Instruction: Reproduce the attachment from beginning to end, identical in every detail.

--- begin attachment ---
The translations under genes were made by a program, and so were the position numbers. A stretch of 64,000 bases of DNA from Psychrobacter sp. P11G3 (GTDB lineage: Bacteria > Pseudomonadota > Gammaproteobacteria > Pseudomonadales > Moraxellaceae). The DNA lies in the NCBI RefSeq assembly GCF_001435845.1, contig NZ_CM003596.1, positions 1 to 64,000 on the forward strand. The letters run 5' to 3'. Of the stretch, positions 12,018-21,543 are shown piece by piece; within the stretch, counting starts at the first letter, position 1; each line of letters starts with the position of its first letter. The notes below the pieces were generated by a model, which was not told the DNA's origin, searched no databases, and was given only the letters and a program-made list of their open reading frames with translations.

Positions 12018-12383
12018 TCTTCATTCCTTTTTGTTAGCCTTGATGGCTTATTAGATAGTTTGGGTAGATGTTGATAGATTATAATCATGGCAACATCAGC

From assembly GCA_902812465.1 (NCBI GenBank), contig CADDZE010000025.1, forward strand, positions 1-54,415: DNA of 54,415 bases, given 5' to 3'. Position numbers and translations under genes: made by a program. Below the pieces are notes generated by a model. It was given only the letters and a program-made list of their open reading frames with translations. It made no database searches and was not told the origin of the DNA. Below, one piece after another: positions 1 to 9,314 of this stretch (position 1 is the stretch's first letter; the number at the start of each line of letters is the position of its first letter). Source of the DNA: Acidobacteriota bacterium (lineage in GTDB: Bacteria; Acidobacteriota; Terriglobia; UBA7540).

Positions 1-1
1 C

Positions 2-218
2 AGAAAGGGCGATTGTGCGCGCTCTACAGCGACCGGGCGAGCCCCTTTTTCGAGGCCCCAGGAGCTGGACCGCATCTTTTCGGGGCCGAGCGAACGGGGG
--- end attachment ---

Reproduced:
The translations under genes were made by a program, and so were the position numbers. A stretch of 64,000 bases of DNA from Psychrobacter sp. P11G3 (GTDB lineage: Bacteria > Pseudomonadota > Gammaproteobacteria > Pseudomonadales > Moraxellaceae). The DNA lies in the NCBI RefSeq assembly GCF_001435845.1, contig NZ_CM003596.1, positions 1 to 64,000 on the forward strand. The letters run 5' to 3'. Of the stretch, positions 12,018-21,543 are shown piece by piece; within the stretch, counting starts at the first letter, position 1; each line of letters starts with the position of its first letter. The notes below the pieces were generated by a model, which was not told the DNA's origin, searched no databases, and was given only the letters and a program-made list of their open reading frames with translations.

Positions 12018-12383
12018 TCTTCATTCCTTTTTGTTAGCCTTGATGGCTTATTAGATAGTTTGGGTAGATGTTGATAGATTATAATCATGGCAACATCAGC

From assembly GCA_902812465.1 (NCBI GenBank), contig CADDZE010000025.1, forward strand, positions 1-54,415: DNA of 54,415 bases, given 5' to 3'. Position numbers and translations under genes: made by a program. Below the pieces are notes generated by a model. It was given only the letters and a program-made list of their open reading frames with translations. It made no database searches and was not told the origin of the DNA. Below, one piece after another: positions 1 to 9,314 of this stretch (position 1 is the stretch's first letter; the number at the start of each line of letters is the position of its first letter). Source of the DNA: Acidobacteriota bacterium (lineage in GTDB: Bacteria; Acidobacteriota; Terriglobia; UBA7540).

Positions 1-1
1 C

Positions 2-218
2 AGAAAGGGCGATTGTGCGCGCTCTACAGCGACCGGGCGAGCCCCTTTTTCGAGGCCCCAGGAGCTGGACCGCATCTTTTCGGGGCCGAGCGAACGGGGG